Screened as part of NZIFF 2006
With the availability of high definition camera technology, shooting of digital video is no longer simply the cheap option but often the most artistically preferred. There were over 150 submissions to this year's video programme, which is a testament both to the popularity of the medium and the difficulty of reaching final selection. After four years of strong documentary and dance films, this year's submissions were dominated by drama, which has resulted in two video programmes. Works on Video offers an exciting blend of action, animation and comedy with a distinctly offbeat sensibility.
Peter Tonks is a Wellington-based location manager. In his first film, Sunshine Man, a desperate salesman finally finds the customer of his dreams.
Son of director Geoff Murphy, Miles recently made the move from techinical crew to directing. In his first film, a knock on the door draws a young man into a twisted Freudian nightmare from which there is no escape.
Adam Luxton and Jeremy Dumble write and direct documentaries, shorts and TV commercials. In Ninety Percent, a diverse cast of characters stumble through their day with appealing nonchalance.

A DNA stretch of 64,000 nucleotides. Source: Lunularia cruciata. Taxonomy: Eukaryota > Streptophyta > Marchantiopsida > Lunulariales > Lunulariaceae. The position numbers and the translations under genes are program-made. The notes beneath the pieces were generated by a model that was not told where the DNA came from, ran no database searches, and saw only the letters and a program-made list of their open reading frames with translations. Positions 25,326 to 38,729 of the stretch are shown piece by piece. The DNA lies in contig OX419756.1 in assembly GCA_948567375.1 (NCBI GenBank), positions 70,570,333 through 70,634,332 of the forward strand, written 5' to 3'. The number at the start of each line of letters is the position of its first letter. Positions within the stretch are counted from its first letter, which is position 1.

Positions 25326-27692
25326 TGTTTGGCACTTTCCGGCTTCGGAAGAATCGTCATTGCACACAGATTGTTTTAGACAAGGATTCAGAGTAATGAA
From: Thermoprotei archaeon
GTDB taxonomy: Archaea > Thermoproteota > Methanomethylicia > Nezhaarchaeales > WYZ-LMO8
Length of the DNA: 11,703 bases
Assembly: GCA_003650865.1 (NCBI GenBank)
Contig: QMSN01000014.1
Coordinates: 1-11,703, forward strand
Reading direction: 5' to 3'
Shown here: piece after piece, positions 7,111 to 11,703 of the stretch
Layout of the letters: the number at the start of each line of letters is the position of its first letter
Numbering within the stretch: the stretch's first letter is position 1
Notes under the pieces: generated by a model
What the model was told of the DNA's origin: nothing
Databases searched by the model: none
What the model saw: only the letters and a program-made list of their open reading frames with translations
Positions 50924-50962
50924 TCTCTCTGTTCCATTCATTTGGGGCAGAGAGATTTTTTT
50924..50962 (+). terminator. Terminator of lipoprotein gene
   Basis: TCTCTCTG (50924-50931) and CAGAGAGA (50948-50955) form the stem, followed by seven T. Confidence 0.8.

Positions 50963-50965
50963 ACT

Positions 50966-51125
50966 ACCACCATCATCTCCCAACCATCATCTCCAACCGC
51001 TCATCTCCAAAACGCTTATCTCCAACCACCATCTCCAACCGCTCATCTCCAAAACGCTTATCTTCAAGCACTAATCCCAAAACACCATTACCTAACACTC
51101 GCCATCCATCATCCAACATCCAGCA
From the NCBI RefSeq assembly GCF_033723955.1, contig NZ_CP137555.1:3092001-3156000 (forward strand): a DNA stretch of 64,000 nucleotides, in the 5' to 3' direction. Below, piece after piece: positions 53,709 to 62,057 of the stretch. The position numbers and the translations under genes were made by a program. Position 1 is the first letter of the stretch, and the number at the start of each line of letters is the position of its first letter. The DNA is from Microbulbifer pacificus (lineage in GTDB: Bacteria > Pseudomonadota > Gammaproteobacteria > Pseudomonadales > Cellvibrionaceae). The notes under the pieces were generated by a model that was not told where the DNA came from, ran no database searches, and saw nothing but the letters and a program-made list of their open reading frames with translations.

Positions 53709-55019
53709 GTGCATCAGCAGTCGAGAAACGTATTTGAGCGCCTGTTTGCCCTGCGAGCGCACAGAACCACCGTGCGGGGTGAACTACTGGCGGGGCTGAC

Life After Death is the third in The Pen series of shorts by Guy Capper and Jemaine Clement. Both stand-uup comedians, they improvise their roles, which Guy later animates. In this episode, Sheepy and Robert get philosophical.
Greydon Little is currently finishing an MA in directing. Here he explores the absurdity of the supermarket checkout counter.
Sam Kelly has been making films since he was 11. He is currently writing his first feature. In Frames, a father and son discover the hard way that you can choose your friends but you're stuck with family.
The Simmonds brothers live in Paekakariki and specialise in documation – animated documentary using real voices. The Paselode Story is a rock documation.
Chungmin Moon is a Korean-born animator and a graduate of Elam Art School. Oh Deer is a gorgeous digital fairytale set to ethereal electronic music.
Renowned choreographer and filmmaker Daniel Belton pushes boundaries and works across art forms. A couple dances their way through a surreal contest in Reset.